“not you” parts I and II — by nate east — december 2010 — (pdf)
part III of this series, “hourglass lens,” is published here at the northville review
dead faces and witch eyes and homemade arm tattoos and illegible backpatches and frayed black denim and hoodie sleeves with the elbows torn out and patched-and-repatched coat elbows and carhartt doubleknees and tripleseamed duck jackets and huge carhartt hoodies with the bronze zippers and their t-shirts were darkened with filth and traingrease and muddy water so dark they looked dyed brown and green and black gauged rings and horns in their earlobes and necklaces of castoff talismanic objects who lived in a hammernailed shack in the ranchlands or a tarp lean-to in the presidio bluffs and someone tagged “shelley” and someone tagged “william blake” and “ornithopter wings” and one night in august I was drinking a forty at some bonfire and justin said that lord byron wrote lots of text about love and death and beauty and then in his thirties he actually went and fought in the greek revolution and then he actually died fighting in the war, and then there was a little silence as the fire embers vortexed and disappeared and I looked at justin and he was already looking at me and held my black eyes for a second with his grey ones and they watered and flashed with fire shadows and then he turned away and a few nights later somewhere in west oakland I lay awake in my coats and thought about our little songs and footsteps in the presidio dirt and the few ashes left in the fire circle that would soon be washed away by the rain and the stone eyes we found in the jungle carefully arranged and had they been stacked by travelers a few weeks ago probably but there was some tiny chance that justin was right and some kids had built them up decades ago and his designs on the bluffs in tied branches and rocks could last that long too into the black tunnel of the coming years and I searched out julie in the warehouse dark and cried against her and she woke up and held me with warm hands on my back and arms and tangled up in my long hair.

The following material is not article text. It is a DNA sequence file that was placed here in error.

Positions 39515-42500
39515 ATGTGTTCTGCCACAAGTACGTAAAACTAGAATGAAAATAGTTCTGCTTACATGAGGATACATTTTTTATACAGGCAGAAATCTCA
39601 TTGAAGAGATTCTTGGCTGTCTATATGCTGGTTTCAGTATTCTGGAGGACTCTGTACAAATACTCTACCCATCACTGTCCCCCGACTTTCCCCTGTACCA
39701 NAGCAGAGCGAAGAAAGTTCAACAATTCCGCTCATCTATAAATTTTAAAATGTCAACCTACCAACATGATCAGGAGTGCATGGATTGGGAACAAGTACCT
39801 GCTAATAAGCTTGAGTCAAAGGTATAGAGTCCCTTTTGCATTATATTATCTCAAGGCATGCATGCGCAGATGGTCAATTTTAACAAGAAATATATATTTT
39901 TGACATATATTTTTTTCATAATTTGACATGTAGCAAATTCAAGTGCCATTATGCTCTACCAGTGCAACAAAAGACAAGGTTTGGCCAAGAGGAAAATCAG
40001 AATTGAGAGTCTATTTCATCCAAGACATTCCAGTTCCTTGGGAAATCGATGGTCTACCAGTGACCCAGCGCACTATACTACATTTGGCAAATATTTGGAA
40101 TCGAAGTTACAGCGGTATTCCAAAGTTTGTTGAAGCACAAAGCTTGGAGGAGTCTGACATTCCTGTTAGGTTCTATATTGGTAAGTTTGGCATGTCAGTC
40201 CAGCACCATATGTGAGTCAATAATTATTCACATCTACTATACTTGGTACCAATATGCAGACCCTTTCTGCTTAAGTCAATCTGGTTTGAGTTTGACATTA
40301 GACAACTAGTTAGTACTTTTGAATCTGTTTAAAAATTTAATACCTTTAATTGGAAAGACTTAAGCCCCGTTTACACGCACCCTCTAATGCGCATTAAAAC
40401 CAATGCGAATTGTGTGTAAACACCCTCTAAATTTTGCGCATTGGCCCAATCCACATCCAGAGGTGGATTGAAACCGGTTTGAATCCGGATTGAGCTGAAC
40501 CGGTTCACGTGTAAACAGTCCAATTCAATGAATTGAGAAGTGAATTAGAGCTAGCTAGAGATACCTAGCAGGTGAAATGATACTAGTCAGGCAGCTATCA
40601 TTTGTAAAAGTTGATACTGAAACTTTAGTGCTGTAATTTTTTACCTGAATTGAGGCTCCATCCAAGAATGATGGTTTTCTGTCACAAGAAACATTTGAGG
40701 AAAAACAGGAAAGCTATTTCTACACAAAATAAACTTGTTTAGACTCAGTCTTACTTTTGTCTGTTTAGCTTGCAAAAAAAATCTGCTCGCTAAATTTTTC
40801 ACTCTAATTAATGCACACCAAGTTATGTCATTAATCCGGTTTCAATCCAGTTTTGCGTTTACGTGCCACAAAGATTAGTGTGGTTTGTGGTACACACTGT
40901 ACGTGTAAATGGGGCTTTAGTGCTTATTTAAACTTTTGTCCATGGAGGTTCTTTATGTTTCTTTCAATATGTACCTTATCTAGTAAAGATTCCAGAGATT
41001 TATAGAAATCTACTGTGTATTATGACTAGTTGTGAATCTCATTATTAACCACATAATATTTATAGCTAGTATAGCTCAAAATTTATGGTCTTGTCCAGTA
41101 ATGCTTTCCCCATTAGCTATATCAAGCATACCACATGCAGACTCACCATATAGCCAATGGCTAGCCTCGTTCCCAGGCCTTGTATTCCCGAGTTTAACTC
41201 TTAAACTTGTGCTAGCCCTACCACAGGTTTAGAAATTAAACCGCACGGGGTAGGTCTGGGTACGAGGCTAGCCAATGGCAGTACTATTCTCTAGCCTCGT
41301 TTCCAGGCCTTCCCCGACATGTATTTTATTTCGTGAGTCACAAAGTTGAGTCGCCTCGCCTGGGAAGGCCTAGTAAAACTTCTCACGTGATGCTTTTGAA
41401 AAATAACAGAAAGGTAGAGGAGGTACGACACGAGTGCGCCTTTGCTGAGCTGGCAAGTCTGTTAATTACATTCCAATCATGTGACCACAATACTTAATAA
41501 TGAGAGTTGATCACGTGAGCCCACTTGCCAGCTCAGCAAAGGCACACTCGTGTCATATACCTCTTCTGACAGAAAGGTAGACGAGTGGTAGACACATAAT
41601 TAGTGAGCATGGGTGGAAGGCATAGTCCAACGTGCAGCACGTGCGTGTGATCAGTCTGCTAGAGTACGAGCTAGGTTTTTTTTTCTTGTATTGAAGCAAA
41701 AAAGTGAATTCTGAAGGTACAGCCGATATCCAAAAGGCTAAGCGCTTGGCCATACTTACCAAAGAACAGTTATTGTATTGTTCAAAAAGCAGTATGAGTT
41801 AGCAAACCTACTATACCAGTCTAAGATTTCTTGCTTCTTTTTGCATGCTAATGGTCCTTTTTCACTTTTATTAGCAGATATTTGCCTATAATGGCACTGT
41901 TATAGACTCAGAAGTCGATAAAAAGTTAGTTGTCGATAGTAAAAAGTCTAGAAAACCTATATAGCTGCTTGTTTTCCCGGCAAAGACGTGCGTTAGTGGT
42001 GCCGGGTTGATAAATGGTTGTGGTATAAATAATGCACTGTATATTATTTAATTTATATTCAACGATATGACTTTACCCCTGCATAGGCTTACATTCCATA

then my goal became to trap the afternoon in my fingers and cradle him there like a pigeon with a snapped wing and I would tattoo it on my legs with india ink and on the backs of my forearms watching in our closet mirror the cloud shadows gliding over san francisco faster than birds on the coastwinds and the sunlight was orange and gold and flared between the skyscrapers onto the apartment buildings and the mosque tower and the cathedral buttresses and the yellow iron crane poised over the long green hill in the distance standing silent and unmoving with unbroken sky behind it.
san francisco was a rusted out steamvalve corroded and orange and crowned with a windowed cylinder with a pointed top like a circus tent and windows to the shadowed inside that yawned like battery alcoves in the presidio yawned black and open like the thin alleys of the mission their black iron gates crushed with tags and postal stickers and whole paintings above in full color with demon faces and cartoons of seahags technical and defiant against the grey walls blinking indifference to the paint rollers and droopy nods to the daytime wanderers and blackbook dreamers and at night softened and quietly you’re not alone who slept in hoodies or sat lookout on the cold sidewalks with the broken glass and marker caps and plastic bags and writing even on the curbs and asphalt like crumbling stonewalls of the cell in château d’if above the crashing black waves and screams of flashing seabirds in the night storms.